Ninety-five Crenadactylus specimens were sampled for genetic analysis. Allozyme profiles were successfully scored for 94 individuals and a representative subset of these (N = 53) were sequenced for the ND2 gene (Additional file 1, Table S3). Based on the results of mitochondrial and allozyme analysis, we obtained nuclear data (RAG-1) for exemplars of the ten most divergent lineages of Crenadactylus. For dating analyses we also incorporated published C-mos data for three representative deep lineages spanning crown Crenadactylus . Outgroups (Additional file 1, Table S4) were selected from published diplodactylid, carphodactylid, pygopodid, gekkonid and sphaerodactylid sequences on GenBank .
Allozyme analyses of liver homogenates were undertaken on cellulose acetate gels according to established procedures . The final allozyme dataset (Additional file 1, Table S1) consisted of 94 Crenadactylus genotyped at 42 putative loci. The following enzymes displayed banding patterns of sufficient activity and resolution to permit allozymic interpretation: ACON, ACP, ACYC, ADH, AK, DIA, ENOL, EST, FDP, FUM, GAPD, GLO, GOT, GPD, GPI, GSR, IDH, LAP, LDH, MDH, MPI, NDPK, NTAK, PEPA, PEPB, PGAM, 6PGD, PGK, PGM, SOD, SORDH, TPI, and UGPP. Details of enzyme/locus abbreviations, enzyme commission numbers, electrophoretic conditions, and stain recipes are presented elsewhere . Allozymes were labelled alphabetically and multiple loci, where present, were labelled numerically in order of increasing electrophoretic mobility (e.g. Acp
b; Acon-1 <Acon-2).
The genetic affinities of individuals were explored using 'stepwise' Principal Co-ordinates Analysis (PCO), implemented on a pairwise matrix of Rogers' genetic distances. The rationale and methodological details of stepwise PCO are detailed elsewhere . Scatterplots of PCO scores in the first two dimensions were assessed for the presence of discrete clusters of individuals which were diagnosable from all other clusters by the presence of multiple fixed differences (i.e. loci at which the two groups shared no alleles). Separate rounds of PCO were then undertaken individually on these primary groups to assess whether any group harboured additional subgroups which were also diagnosable by multiple fixed differences. Having identified groups of individuals diagnosable from one another by multiple fixed differences, two between-taxon estimates of genetic similarity were calculated: (1) percentage fixed differences (%FD; 1), allowing a cumulative 10% tolerance for any shared alleles, and (2) Nei's unbiased Distance.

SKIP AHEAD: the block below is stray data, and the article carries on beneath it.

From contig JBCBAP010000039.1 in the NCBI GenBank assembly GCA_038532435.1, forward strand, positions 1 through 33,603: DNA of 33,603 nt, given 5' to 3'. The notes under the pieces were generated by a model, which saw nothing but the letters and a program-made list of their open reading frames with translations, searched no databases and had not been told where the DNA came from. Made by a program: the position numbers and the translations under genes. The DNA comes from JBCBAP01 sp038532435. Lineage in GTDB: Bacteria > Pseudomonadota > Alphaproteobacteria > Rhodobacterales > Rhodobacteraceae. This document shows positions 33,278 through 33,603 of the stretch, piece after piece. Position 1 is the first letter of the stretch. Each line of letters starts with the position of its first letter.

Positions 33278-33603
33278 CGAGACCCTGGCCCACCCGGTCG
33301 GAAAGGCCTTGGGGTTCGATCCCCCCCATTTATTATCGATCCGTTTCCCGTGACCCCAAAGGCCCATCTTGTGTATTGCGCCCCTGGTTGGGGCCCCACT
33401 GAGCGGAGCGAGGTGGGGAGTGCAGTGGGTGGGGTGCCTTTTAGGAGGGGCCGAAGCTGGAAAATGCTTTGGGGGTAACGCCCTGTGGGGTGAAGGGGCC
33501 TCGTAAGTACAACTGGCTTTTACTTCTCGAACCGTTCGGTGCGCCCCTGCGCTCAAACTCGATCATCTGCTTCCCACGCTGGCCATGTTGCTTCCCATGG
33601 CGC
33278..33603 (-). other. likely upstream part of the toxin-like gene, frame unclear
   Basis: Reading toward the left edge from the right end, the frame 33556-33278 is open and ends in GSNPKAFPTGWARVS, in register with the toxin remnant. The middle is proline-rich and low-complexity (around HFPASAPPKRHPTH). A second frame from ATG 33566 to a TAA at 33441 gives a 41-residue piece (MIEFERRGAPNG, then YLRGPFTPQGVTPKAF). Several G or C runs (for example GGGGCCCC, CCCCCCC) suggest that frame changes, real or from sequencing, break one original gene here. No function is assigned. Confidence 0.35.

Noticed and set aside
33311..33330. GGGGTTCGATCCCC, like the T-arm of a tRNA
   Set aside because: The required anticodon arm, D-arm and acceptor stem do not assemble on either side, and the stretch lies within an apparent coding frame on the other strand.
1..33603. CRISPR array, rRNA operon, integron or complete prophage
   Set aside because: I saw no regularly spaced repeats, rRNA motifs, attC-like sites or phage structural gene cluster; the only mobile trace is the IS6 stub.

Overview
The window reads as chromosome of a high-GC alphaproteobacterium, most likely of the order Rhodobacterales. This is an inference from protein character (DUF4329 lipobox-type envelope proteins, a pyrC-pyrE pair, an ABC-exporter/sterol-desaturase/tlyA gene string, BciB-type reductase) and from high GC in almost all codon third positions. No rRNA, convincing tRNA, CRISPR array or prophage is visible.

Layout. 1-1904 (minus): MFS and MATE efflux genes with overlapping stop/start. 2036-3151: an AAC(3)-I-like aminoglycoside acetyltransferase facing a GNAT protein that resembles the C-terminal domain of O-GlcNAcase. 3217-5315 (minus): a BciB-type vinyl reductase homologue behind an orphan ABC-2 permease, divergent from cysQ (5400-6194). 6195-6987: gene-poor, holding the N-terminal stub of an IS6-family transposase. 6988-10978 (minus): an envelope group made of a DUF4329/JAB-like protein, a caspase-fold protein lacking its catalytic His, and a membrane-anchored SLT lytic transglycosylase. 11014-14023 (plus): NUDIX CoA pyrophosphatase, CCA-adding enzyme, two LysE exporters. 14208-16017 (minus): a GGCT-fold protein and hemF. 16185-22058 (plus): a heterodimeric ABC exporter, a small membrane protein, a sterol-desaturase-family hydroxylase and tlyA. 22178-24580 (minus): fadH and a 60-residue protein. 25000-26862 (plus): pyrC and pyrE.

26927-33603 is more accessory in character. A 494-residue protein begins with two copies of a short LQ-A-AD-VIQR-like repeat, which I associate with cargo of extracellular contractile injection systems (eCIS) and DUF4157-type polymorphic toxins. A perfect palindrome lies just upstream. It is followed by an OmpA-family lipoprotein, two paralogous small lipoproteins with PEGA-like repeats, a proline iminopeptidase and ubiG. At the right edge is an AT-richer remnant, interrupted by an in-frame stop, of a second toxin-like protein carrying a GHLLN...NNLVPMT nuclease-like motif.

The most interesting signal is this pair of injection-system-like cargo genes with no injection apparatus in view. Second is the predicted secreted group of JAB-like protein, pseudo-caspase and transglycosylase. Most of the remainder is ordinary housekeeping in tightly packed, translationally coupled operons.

DNA laboratory protocols and phylogenetic analyses
DNA extraction and amplification protocols for ND2 and nuclear loci (RAG-1, C-mos) follow those outlined elsewhere [4, 12, 28]. Newly-obtained PCR products for this study were sequenced by the Australian Genome Research Facility in Adelaide using an AB3730 DNA Analyzer (Applied Biosystems) and Big Dye chemistry. New sequences were aligned and compared to pre-existing datasets, and translated to check for substitutions leading to stop codons or frameshifts using standard procedures [4, 12, 28]. Maximum Parsimony (PAUP* vb80) , Bayesian Inference (MrBayes v3.1.2)  and Maximum Likelihood (RaxML v7.0.4)  were used to estimate phylogenetic relationships.
The final ND2 alignment consisted of 828 sites. All sequences could be translated into protein with no evidence of misplaced stop codons. Within the genus Crenadactylus 380 sites were invariable, 32 were variable but not parsimony informative, and 416 were variable and parsimony informative. The final complete nuclear alignment consisted of 2253 sites (1740 RAG-1 and 513 C-mos) of which 88 sites were variable and 28 were parsimony informative within Crenadactylus.
We performed both individual and combined analyses for the mitochondrial and nuclear data. The mitochondrial data were partitioned into first, second and third base pair positions as previous studies using the same gene region and many of the same taxa have demonstrated this significantly improves likelihood . The Akaike information criteria in MrModeltest  found the GTR+I+G model to have the highest likelihood for all partitions. For our nuclear alignment we did not partition by gene, (see justification given elsewhere ) and compared likelihood and topology for three partitioning strategies (unpartitioned; by codon; 1st with 2nds, 3rds separate). Whereas all strategies returned the same topology, likelihood support for the two partition (1st with 2nds, 3rds separate) strategy was highest. Based on the Akaike Information Criterion we used the GTR+I+G model for 1st and 2nd sites, and the GTR+G model for 3rd sites. Combined mitochondrial and nuclear analyses were partitioned by gene, but otherwise partitioned as per the non-combined analysis. As phylogenetic inference has been shown to be robust to such missing data, especially if it is evenly distributed across divergent lineages , the combined dataset included some individuals for which nuclear sequence data were unavailable.